For your health’s sake, give vaccination a shot.

Maine residents age 60 and older are now eligible for vaccination against Covid-19 as part of Phase 1b.

Because Maine’s supply of vaccine is limited, appointments may not be immediately available and will be scheduled on a rolling basis.

There is no charge for the Covid-19 vaccine, but you should be prepared to provide any insurance information and proof of eligibility at the vaccination site. Additional vaccination sites will be added in the coming weeks.

If you are currently eligible under, contact your employer or professional association about vaccination.

The Covid-19 vaccine requires two doses. You must receive a vaccine from the same provider, either Pfizer or Moderna, for both doses. When scheduling your second dose, make an appointment with the same vaccination site where you received your first dose and follow their process for signing up for the second dose.

The Johnson & Johnson vaccine is also available at some sites.

Some locations are now accepting or preparing to accept appointments for Maine residents age 60 and over. Appointment availability is dependent on vaccine supply. These listings are subject to change and will be updated regularly. A complete list of vaccination location can be found at https://www.maine.gov/covid19/vaccines/vaccination-sites.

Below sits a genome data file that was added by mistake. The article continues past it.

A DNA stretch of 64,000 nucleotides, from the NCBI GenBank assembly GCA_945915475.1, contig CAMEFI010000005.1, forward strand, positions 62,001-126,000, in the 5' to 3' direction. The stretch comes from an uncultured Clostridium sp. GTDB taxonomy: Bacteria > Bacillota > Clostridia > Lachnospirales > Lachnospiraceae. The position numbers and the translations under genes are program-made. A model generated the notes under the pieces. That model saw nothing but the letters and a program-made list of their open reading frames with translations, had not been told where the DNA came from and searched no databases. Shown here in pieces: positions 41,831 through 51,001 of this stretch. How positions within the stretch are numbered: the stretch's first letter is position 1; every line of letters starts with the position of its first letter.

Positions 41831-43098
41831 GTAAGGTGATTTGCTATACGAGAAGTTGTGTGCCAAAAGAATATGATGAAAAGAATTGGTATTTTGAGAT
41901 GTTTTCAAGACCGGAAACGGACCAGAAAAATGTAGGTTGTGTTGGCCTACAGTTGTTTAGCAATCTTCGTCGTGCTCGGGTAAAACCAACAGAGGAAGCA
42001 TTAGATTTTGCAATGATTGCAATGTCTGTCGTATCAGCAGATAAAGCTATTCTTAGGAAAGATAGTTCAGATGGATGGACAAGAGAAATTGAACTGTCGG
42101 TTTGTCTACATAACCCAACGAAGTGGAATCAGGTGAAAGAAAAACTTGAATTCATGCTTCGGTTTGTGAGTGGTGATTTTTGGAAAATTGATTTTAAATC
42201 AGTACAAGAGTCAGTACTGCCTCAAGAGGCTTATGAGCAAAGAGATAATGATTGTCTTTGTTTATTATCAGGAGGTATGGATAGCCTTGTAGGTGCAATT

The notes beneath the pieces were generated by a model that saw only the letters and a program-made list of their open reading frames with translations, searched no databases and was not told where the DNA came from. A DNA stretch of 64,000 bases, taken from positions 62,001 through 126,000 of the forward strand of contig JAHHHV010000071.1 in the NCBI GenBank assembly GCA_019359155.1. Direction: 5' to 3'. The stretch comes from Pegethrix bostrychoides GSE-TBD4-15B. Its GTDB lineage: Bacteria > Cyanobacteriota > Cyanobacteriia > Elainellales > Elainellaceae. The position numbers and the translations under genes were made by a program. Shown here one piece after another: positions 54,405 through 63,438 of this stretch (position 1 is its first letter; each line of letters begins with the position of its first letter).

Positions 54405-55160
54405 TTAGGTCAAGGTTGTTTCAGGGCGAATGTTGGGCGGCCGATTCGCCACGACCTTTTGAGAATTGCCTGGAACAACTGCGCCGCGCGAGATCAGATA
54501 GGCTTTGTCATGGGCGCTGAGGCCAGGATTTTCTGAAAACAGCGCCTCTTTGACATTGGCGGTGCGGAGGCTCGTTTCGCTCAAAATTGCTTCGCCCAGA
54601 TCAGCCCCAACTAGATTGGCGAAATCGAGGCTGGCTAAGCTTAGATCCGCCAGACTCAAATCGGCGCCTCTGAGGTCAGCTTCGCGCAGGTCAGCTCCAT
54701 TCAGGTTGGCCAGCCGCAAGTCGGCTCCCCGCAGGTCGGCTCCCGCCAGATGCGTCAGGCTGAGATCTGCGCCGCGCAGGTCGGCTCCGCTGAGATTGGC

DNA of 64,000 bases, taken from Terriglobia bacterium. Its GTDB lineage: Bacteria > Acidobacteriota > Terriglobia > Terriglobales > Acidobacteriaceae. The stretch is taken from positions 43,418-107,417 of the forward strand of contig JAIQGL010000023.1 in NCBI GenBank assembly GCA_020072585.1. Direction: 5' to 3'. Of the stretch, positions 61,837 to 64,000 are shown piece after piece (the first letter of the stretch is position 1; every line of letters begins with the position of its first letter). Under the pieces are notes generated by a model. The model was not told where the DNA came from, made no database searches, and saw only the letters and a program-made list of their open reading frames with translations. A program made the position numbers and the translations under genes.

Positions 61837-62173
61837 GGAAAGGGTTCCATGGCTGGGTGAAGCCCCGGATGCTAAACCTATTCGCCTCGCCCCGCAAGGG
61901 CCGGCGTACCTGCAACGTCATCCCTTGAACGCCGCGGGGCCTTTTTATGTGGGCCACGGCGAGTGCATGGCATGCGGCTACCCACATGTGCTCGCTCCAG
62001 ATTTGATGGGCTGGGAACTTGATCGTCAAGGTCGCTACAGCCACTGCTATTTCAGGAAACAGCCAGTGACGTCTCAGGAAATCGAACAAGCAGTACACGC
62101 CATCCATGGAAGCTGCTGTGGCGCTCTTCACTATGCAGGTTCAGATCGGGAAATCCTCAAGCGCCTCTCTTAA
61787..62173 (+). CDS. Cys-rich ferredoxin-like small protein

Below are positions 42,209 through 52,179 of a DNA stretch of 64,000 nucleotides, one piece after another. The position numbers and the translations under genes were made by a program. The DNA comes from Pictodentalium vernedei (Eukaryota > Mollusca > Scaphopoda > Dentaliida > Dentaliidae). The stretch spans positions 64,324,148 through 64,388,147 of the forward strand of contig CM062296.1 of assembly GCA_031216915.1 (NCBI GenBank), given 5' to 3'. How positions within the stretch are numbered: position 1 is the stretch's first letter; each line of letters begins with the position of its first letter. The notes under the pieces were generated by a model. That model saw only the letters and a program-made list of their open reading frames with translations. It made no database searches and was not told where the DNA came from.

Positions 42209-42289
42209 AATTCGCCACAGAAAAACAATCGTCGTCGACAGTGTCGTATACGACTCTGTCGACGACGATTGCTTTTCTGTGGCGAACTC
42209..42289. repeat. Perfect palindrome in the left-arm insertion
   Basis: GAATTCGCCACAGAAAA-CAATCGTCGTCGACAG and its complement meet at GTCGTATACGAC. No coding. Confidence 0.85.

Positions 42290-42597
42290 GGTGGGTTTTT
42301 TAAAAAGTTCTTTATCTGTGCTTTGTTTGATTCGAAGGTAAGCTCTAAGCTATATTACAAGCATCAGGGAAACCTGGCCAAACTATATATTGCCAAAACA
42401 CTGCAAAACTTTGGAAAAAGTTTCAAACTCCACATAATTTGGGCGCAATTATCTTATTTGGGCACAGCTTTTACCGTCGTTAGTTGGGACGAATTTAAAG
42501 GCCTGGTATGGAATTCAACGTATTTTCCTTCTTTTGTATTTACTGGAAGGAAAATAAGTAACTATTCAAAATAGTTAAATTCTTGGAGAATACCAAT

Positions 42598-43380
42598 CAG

Women’s Equal Pay Day to be held March 24, 2021

by Mary Grow
External Communications, Waterville Branch, American Association of University Women

The Waterville Branch of the American Association of University Women (AAUW) will observe Equal Pay Day 2021 on Wednesday, March 24.

Equal Pay Day is the date each spring that women catch up to men in terms of how much they earned in 2020. In other words, because women, on average, earn less for comparable work than men do, they must work longer for the same amount of pay.

Traditionally, Waterville AAUW branch members have observed the day with a bake sale at the Waterville Shaw’s supermarket, selling cookies to men for $1 and to women for 80 cents.

Because of the pandemic, this year they plan two substitute activities, for AAUW members and non-members. First, they ask people to write to their U. S. Senators and Representatives asking them to support the Paycheck Fairness Act. Second, they urge people to wear red on March 24, to signify that women are “in the red” in terms of pay.